Dover Daily Reporter (Newspaper) - June 25, 1964, Dover, Ohio U.S. Postmaster's Visit Creates Beehive Of Activity In Dover Office A housewife preparing to on- pU hv rvffi/Uolc or»U TTKrirUic.. Tivoli ..rill    «f    Hfiinlfinol    RniMin    a    ,nf    TThrioncvillo    StaHiiim    Af    IO    r?av    af    10 a m    'George    Demis    will    be    master    vivo    whpn    fnrrpd    to    hail    out    ol plants. a i • , vt PrePariT1g to en- ed by officials and the Uhrichs-tertam her bridge club has nothing on the Dover Post Office. There’s been a lot of last-minute housecleaning and other activities there because the “big boss ’ is going to inspect the new addition and improvements in the older section of the building Friday afternoon. John A. Grounoski, Postmaster General, is scheduled to make the visitation at 2:30 as part of his participation in the Clay Week celebration. Native of Dunbar, Wis., and a specialist in economics, Grounoski is scheduled to arrive at the Schoenbrunn airport at 9 a m. tomorrow. He will be greet- There will be a noon luncheonistationed at Municipal Building, .at Uhrichsville Stadium. At IO day at IO a.m. Ville High band. He’ll then in-1 at Buckeye Hotel in Uhrichs-    he’ll give a talk at a gathering! Robert Heil will be toastmas-jof ceremonies for the program sped the Uhrichsville and Den-1 Ville and after visiting the Do-1 Grounoski speak at the Lf apl (HQ leaders at the Uhr- ter for the postmaster banquet, following the parade in which nison Post Offices before visit-jver Post Office he’ll make an Postmasters Day banquet at | ichsv^ille Elks Club and then to which will be attended by Missis bands will take p in rr til *\    C I I    IT    lr    r    r%    I    iMr-nnniinM    a    t    _____ T 'll- I I — JI    I J . DA I fT1.. n aa    ("* ma aa Mn    T /I n /■] ! th A    t)|\ P 4    n P 4    I?    *-»    I    I    AM    t b /I    TY A \ rr fur    U* 111 /I ** C    ITI    * * ILI I CC    O Vi IA ----  —    -    IO bands will take part. ing the Superior Clay, Evans j inspection of New Philadel- 4:30 at Tusco Grocers Inc. and the Postmasters Ball on the Peggy Emerson, “Miss Ohio.” J Clay and American Vitrified [phia’s. Then will come a TB then take part in the Clay Week I third floor. He is scheduled to Tom Hite will sing with Mrs. J lhe * ostmaster General, vi 10 chest X-ray at the mobile unitjparade and following activities (depart from the airport Satur-|james Baldwin as pianist. Atty, (was I of 3 in a crew of IO to sur-     ................. .......I, , ,     I.    ■■■■—■■.....   ■■...................I"".—.—WI..— .ll ——                   ■ “ ■    I—.-mnrmrr-rr-TT-,    J..    I.........-......  ■    in    ,v    -rn~r    ll     «    ''....... ~ ^ The Daily Reporter VOL. 60. KO. 295.    32    PAGES. Largest Circulation In Tuscarawas County Dover-New Philadelphia, Ohio, Thursday, June 25, 1964 PHONE 4-2167 7 CENTS vive when forced to bail out of a combat mission plane during World War II. taught economic subjects at the University of Maine from 1948 to 1950 and then was a research associate for the Federation of Tax administrators from 1952 to 1956. He later taught at Wayne State University in Detroit before joining the state government in Wisconsin and being named commissioner of taxation. He was appointed Postmaster General by the late President John F. Kennedy on Sept. 9 last year, replacing J. Edward Day, who resigned. Drivers Get Vandalism Warning This Is How St. John's Church Area Will Look With Addition Leads Lacking In Search For Missing CR Trio By MICHAEL SMITH found alive, PHILADELPHIA, Miss. (AP) —Federal and state officers renewed their intensive search at daybreak today for three missing civil rights workers and planned dragging operations in several bodies of waters in this east-central Mississippi area. As fear mounted that the three workers would not be Postmaster Appointments Not On Agenda Contrary to rumors, no postmaster appointments will be made in Tuscarawas County on the occasion of Postmaster Gen eral John Grounoski’s visit tomorrow. Examinations for vacancies in Stone Creek and Bolivar have not as yet been held, New Philadelphia Postmaster Matthew Gibson said. His office is responsible for the administration of such examinations and as yet no date has been set for them. Mrs. Arline McMillin is acting postmistress at Stone Creek and Mrs. Loretta King is the clerk in charge of the Bolivar Postoffice following the recent death of Ralph Kienzle. It was learned today that the County Democratic Committee had submitted the name of Bessie Peoples for the acting postmistress position in Bolivar. However, Gibson said he understood her age disqualified her in view of possible permanent appointment. Miss Peoples is Democratic precinct commit-teewroman in Bolivar and as such is a member of the Democratic Central Committee. Gibson explained that with a Democratic president in office the local Democratic Committee normally nominates postmasters. However, as Civil Service workers, they must qualify for the position through examination. highway patrol spokesman said sea re hers would check all buildings, out buildings and recent excavations. “There is still no indication, no definite leads for us to go on,” said Art Richardson, public' information officer for the Mississippi Highway Patrol. Grady Gilmore, public relations director for the patrol, said earlier: “It is hard to believe that three people could just be swallowed up without somebody hearing or seeing them.” The trio was last seen Sunday night. The charred hulk of the station wagon they used was found by E'BI agents in a swampy See CR TRIO, Page 6. Join In Welcome Mayor Robert Croniser of Uhrichsville today urged Twin City residents and others to be on hand to welcome Postmaster General Grounoski when he arrives Friday at the airport. “The enthusiasm with which we receive Mr. Grounoski and congressmen could have a far-reaching affect on our community’s future,” he said. St. John's Church Okays $225,000 Building Project Three Budgets Not Submitted County Commissioners still are waiting for 3 department budgets to be proposed for 1965 By law the budget proposals were to be submitted by June I to the commissioners as the proper county taxing authority. However, County Auditor Donald Kinsey had advised them that the budget could be deferred until June 20. The commissioners must receive the 3 remaining budgets before they can prepare the overall county budget for 1965. They are then bound by Ohio law to advertise a public hearing on the budget, IO days prior to the hearing itself. The date for the hearing can be no later than July 15. Here Saturday The Ohio Department of Health’s mobile X-ray unit will be in front of the Culligan Soft Water Service office on W. 3rd St. Saturday between the hours of 9 a.m. and noon and I and 4 p.m. Examinations are free. The unit is in New Philadelphia through Friday at the Municipal Building. Erection of a $225,000 church school addition on the north side of St. John’s United Church of Christ on N. Wooster Ave. was approved at a special congregational meeting last night. The former Baker and Dear-dorff properties, which are owned by the church, will be utilized for the 2-story, basementless structure. The 95 voting members attending the meeting also authorized a fund-raising campaign in October under the direction of Burrill Inc. of Kansas City, Mo. Construction is scheduled to begin next spring. Under study for 3 years, the proposed building will contain assembly and classrooms for 5 church school departments with a capacity of 460 pupils. It also will contain studies for the pastor and assistant, a lounge area, library and general office. Bruce Sackets president of the church and chairman for last night’s meeting, pointed out that the need for additional facilities for the 1,600-member congregation first became evident IO years ago. The former parsonage is used for general office work and a Bible School class while the Baker home, formerly occupied by the Early Funeral Home, also has been used for classes. At last night’s session, which See ST. JOHN’S, Page 6. A closer surveillance of night drivers in Dover will be made by police in wake of extreme vandalism last night, before and after midnight, Mayor C. Le-Moyne Luthy announced. E’ive acts of vandalism were reported, several occurring in the same neighborhood and within minutes of each other. In all but one case residents reported a car “roared away after the noise.” “We’re determined to stop this wanton destruction of property,” Mayor Luthy said. “There’ll be no leniency and those who are committing the vandalism should remember that any destruction amounting to $100 or more is considered a felony and violators are subject to imprisonment.” Mrs. Betty Everett of 130 W. 6th St. reported at 10:40 that a metal lawn chair was thrown through a picture window'. At 12:17 a m. Vince Petrolia of 120 Hemlock St. reported large stone was thrown through a $600 thermopane and seconds later, at the Byron (Bud) Ball residence at 124 Hemlock, front thermopane and a bed- Wins New Car John Barbee of 322 N. Broadway, New Philadelphia, is a happy man today. And why not? He has won a car in the Sohio Sweepstakes! Barbee says he will select a Tempest. And why not? He’s employed by Mart Sand Pontiac Inc. in Dover. 'Shot' Is Firecracker Larry Rapport of 622 Fair Ave. NW, told New Philadelphia police last night that someone had shot at one of his windows. Officers discovered someone had thrown a firecracker on the front porch. Water Line Contracted Dover Service Director H. S. Ream announced today the Board of Control yesterday awarded a contract for a IO inch water line from Crater Ave to Parkdale Dr. to John Spiker Cruiser Hits Wall    (of 1519 Crater Ave. His bid of . _    ..    ,    .    $3,195 was the only one submit- A Dover police car was slight. ,ed (or the 787.foot linc ly damaged Tuesday night when Capt. Ray Ries was backing from a parking place at the station and struck a stone wall. The driveway was narrowed recently when a fence was con- j to Dover police yesterday that struoted. Ries was avoiding the j someone had stolen tools from fence when he hit the wall. the shop. Tool Theft Reported Warther Auto Electric Inc. at 323 W. 4th St., Dover, reported j JUDGE FINLEY ISSUES STRONG CONDITIONS 2 Boys, Both 15, Get Probation In Auto Case County Juvenile Judge Ralph (since stealing an auto June 21 Finley, in a 2-hour court session in New Philadelphia, were plac-this morning, placed two 15- ed on 2-year probation and told year-old boys on probation for stealing an auto, heard preliminary testimony in a bastardy case, continued a hearing on 2 not to apply for operator’s licenses until that time expires. Other terms of probation included they be off the street by youths cited in an accident and IO p.m. during the summer and suspended the licenses of 3 oth-1 ers for speeding. Thomas V. Huff of 237 2nd St. SW, New Philadelphia, and Phillip S. Pittman of RD 2, Dover, held in the Detention Home at 9 during the winter, stay away from one another because they ‘are bad medicine for each other,” report to Juvenile Officer Harry Fisher each month and to show their school report cards to Finley every 6 weeks. Finley warned them they could have been sent to an industrial school at Lancaster, or, if they had been 16, he could have sentenced them to the Mansfield Reformatory. Concerning the report cards E'inley said: “You better have them (grades) up where they belong.” He also warned them not to violate their probation. See THEFT, Page 2. Concert Band Provides Initial Show Sunday The Dover Concert Band will present its first summer program of the season Sunday afternoon at 3 in the band shell at New Philadelphia Tuscora Park. Robert E. Lyon, Strasburg High director, will conduct. The program will feature several members of the group in ensemble offerings. A trumpet trio of Ron Vogel -gesang of Massillon, Bob Fil-gate of Kent and Art Goodnough of Massillon will perform the famous “Bugler’s Holiday” by Leroy Anderson. Lloyd Rmgley, music director at Tuscarawas High, Armand Houk, Dover See CONCERT, Page 2. room window were broken by the other door, stones while another stone went This morning Dave Henney of through a second bedroom win- 301 E. Slingluff Ave. found a dow screen.    200-pound statue in his front At 12:19 a piece of cement, yard had been knocked over on-weighing about 20 pounds and; to the sidewalk. taken trom a neighbor’s side-! Mayor Luthy, after a personal walk, was thrown against the inspection of most of the darn-front door of the Gail Domer age, conferred with police on home at 415 EL lith St. It broke action which will be taken in an the screen door and damaged effort to curb the vandalism. Johnson Wants Beef In Newest Saigon Mission Mineral City GIC Acquires Tract Option MINERAL CITY — Rev. Paul Douglas, president of the local Community Improvement Corp., today announced that it has taken a 90-day option to buy 4 acres in the Public Square area from the Markley estate. The CIO has under consideration not only industrial development but a 12-month day school, business and professional quarters, including offices for a physician, and other facilities. Officials of the CIC in the last several weeks have conferred with state development officials,1 Obituaries Bv JOHN M. HIGHTOWER WASHINGTON (AP) — President Johnson has passed the word to aides that along with the assignment of his new top command team to South Viet Nam, he wants the whole U.S. mission in Saigon beefed up as much as possible. In taking a new look at the Southeast Asian crisis because of the resignation of Ambassador Henry Cabot Lodge, Johnson is said to have determined that the time has come for the Unit cd States to make a major ef fort, as some officials phrase it “to turn the war around.” Some top authorities believe the firm leadership of south Vietnamese president, Maj. Gen Nguyen Khanh, is beginning to show results, that improver U.S. techniques in training South Vietnamese forces is also showing results and that the ill effects in disorder and damaged Oil Firm Obtains Rest Of Land For New Philo Station E’inal steps for clearing the site of the new Ashland Oil service station at El. High Ave. and E’ront St. in New Philadelphia have been taken with purchase of the Emmett E. Blind property. An Ashland Oil spokesman said today dismantling of the Blind residence will begin promptly. The old service station and another residence were rased the last week in March. Construction work on the new station had berm delayed until the acquisition of the Blind property. Robert Rowe, Ashland district representative, earlier indicated the new station, which includes 3 service bays, would be in operation by mid-summer. ON THE INSIDE Around The World ............ fi Dear Abby ................... 29 Dr. Alvarez ............   31 Dr. Crane .................... 31 Goren On Bridge ............ 31 Hospital News ................ 6 County Chamber of Commerce leaders and others in their efforts to initiate a progressive program for Mineral City. Sports .................. 17    &    la Television .................... 25 Women’s Pages ...... 13-14-15 Your Horoscope .............. 31 morale of the political upheavals of last fall and winter are beginning to be overcome. President Johnson, it is understood, had expected that Lodge, the kingpin of the U.S. organization and effort in South Viet Nam, would remain on the job until August. But Lodge decided for what he has called purely personal reasons that he had to leave almost at once. He said he wanted to help Pennsylvania Gov. William W. Scranton in his effort to win the COP presidential nomination. Johnson announced Tuesday the acceptance of the resignation which Lodge submitted last Fri-day. At the same lime, and according to a principle that had previously been adopted that there should be no gap between Lodge and his successor, Johnson announced an unprecedented combination of talents and experience would be sent into the U S. Embassy at Saigon— with Gen. Maxwell IX Taylor, leaving the chairmanship of the Joint Chiefs of Staff, to become ambassador, and Deputy Undersecretary of State U. Alexis Johnson to become deputy ambassador. Already on the scene was Lt. Gen. William C. Westmoreland, who a few days earlier had taken over as chief of U.S. mil- See JOHNSON, Page 6. Weathervane YESTERDAY High 81    Ixiw    49 THE WEATHER ELSEWHERE High LowPr. Albuquerque, clear 88    61    .. Chicago, clear  85    62    .. Cleveland, cloudy .. 78    51    ,, Los Angeles, cloudy 78    58 81 77 83 64 79 49 82 62 73 56 91 67 Miami, cloudy New York, clear Pittsburgh, clear .. St. Louis, clear ... San E’ran., clear .. Washington, clear . TODAY 7 a m ••..... RAINFALL Last 24 hours None TOMORROW Sunset .....   8:02 High 85    Low 60 Forecast: Fair and warmer .01 34 55 JAMES EILER LOSES PERMIT FOR YEAR RED CROSS OFFICERS. Re elected at last night's annual dinner meeting of Tuscarawas County Chapter of American Red Cross were: SEATED— Mrs. James Sullivan (left), secretary, and Robert Maus, chairman; STANDING—James Lindon (left), and Mrs. William Hudson, vice chairmen. Speaker for the dinner in Gnadenhutten Moravian Church was Dr. I. F. Nikishin of Canton, who related his experiences of a 1962 visit to his native Russia. He stressed the rigid controls of the Russian government and pointed out that Americans cannot get a true picture of the situation there. Other officers include Guido Viviello, second vice president, and Tim Bichsel, treasurer. Mrs. William Steis, who is moving from the area, resigned as volunteer chairman. Among the 75 in attendance Doris Harper of Alexandria, Va., a Red Cross field representative. Dover Youth Gets Probation In Fatality James J. Eiler, 18, of 327 W. 9th St., Dover, was placed on probation for 3 years in connection with the traffic death of Eldward C. Peacock, 77, veteran New Philadelphia taxi driver, on E’eb. 24. arose, I think, because of a mistake of a misjudgment.” Euler’s car had struck Peacock about 8:55 a.m. last Dec. 7 as the latter crossed the intersection of W. 3rd and Tuscarawas Ave. Police cited the Euler, who had been indicted I Dover youth for failure to yield secretly by the April Grand Jury, pleaded guilty to a manslaughter charge on June 15 after an innocent plea on May 8. Prosecutor Harlan Spies today told Common Pleas Judge J. II, Larnneck, “This accident the right-of-way to a pedestrian. When Peacock died in February, the case was presented to the Grand Jury. Atty. Joseph Streb, counsel for Filer, also insisted: “This was a true accident. It could have happened to anyone.” He suggested that had Peacock been a younger person his injuries might not have been so serious. Larnneck also agreed that Peacock, as an elderly man, may not have been so alert. “I don’t believe that (penitentiary sentence) would do you any good,” the judge told Eiler. Noting that no prior convicts YUI m Faf* ti. ;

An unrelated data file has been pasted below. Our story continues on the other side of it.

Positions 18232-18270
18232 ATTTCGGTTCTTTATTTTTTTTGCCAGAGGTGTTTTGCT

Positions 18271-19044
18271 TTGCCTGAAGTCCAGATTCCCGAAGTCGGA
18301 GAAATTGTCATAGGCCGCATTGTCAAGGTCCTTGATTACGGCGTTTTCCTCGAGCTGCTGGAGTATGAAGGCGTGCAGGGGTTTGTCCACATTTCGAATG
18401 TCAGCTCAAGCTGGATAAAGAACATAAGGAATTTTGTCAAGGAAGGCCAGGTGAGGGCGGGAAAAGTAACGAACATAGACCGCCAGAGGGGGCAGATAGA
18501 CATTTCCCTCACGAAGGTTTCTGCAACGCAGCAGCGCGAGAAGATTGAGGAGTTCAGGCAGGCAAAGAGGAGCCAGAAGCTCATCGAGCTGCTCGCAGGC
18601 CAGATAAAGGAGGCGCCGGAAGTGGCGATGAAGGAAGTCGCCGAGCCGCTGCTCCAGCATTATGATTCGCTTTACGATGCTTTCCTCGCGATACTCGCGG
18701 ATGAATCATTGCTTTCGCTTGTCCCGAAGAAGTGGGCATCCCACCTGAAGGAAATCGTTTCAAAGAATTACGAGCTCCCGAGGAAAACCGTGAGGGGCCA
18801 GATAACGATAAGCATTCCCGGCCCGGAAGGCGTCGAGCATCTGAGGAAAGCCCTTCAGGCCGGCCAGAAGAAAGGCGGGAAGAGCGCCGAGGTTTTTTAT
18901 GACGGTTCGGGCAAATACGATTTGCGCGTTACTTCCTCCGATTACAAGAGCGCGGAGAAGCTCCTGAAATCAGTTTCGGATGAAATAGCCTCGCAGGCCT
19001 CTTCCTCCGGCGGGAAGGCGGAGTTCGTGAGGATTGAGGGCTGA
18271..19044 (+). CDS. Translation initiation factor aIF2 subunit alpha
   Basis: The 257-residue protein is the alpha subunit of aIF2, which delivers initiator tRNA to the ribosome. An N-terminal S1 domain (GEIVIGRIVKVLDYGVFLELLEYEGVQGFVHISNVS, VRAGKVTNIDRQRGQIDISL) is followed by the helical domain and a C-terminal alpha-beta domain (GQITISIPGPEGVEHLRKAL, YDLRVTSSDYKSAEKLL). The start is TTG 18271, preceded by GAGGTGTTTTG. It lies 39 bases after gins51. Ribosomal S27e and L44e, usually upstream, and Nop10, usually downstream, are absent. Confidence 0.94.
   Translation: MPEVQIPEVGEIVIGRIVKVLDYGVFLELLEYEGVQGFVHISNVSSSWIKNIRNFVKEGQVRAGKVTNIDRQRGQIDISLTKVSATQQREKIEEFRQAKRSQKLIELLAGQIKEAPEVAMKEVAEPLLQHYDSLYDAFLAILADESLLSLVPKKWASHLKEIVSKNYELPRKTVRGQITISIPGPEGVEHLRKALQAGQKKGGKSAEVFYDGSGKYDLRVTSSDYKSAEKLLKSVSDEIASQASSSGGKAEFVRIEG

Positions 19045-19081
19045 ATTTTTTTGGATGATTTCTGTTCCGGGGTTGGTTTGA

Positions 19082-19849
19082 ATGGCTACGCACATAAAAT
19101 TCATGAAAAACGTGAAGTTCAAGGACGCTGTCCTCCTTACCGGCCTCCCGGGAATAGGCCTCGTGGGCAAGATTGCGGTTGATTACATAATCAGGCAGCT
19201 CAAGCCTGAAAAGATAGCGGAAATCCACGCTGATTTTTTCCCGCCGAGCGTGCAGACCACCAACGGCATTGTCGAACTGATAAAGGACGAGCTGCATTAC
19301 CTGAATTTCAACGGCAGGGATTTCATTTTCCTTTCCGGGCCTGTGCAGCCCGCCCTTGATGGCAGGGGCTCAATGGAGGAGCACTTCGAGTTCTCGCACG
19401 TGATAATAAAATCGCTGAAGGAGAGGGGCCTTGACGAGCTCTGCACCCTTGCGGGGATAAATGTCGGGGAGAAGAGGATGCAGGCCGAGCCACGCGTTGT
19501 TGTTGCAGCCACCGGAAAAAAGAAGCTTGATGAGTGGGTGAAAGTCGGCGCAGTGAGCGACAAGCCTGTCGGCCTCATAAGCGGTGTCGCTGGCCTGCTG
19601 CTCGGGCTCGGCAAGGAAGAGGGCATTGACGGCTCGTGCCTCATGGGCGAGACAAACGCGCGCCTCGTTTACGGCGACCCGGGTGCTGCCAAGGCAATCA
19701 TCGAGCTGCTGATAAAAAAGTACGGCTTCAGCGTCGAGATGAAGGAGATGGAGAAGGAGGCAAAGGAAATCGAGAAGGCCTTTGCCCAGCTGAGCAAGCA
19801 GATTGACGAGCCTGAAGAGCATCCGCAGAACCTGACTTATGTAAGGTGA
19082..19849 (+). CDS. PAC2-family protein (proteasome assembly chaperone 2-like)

RealCheck